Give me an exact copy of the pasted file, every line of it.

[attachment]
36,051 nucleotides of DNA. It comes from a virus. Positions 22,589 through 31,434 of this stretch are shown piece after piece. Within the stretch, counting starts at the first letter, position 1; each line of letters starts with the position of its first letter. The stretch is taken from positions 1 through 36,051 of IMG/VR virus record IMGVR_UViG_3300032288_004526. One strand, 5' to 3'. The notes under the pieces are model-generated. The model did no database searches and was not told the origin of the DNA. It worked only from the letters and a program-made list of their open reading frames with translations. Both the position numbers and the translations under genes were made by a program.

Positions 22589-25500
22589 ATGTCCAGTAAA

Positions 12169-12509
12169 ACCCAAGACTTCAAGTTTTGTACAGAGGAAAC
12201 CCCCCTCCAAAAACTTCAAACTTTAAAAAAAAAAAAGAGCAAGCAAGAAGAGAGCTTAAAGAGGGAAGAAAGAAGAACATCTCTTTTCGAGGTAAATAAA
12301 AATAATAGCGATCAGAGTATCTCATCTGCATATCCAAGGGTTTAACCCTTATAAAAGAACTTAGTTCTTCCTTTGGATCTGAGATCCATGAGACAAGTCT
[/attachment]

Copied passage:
36,051 nucleotides of DNA. It comes from a virus. Positions 22,589 through 31,434 of this stretch are shown piece after piece. Within the stretch, counting starts at the first letter, position 1; each line of letters starts with the position of its first letter. The stretch is taken from positions 1 through 36,051 of IMG/VR virus record IMGVR_UViG_3300032288_004526. One strand, 5' to 3'. The notes under the pieces are model-generated. The model did no database searches and was not told the origin of the DNA. It worked only from the letters and a program-made list of their open reading frames with translations. Both the position numbers and the translations under genes were made by a program.

Positions 22589-25500
22589 ATGTCCAGTAAA

Positions 12169-12509
12169 ACCCAAGACTTCAAGTTTTGTACAGAGGAAAC
12201 CCCCCTCCAAAAACTTCAAACTTTAAAAAAAAAAAAGAGCAAGCAAGAAGAGAGCTTAAAGAGGGAAGAAAGAAGAACATCTCTTTTCGAGGTAAATAAA
12301 AATAATAGCGATCAGAGTATCTCATCTGCATATCCAAGGGTTTAACCCTTATAAAAGAACTTAGTTCTTCCTTTGGATCTGAGATCCATGAGACAAGTCT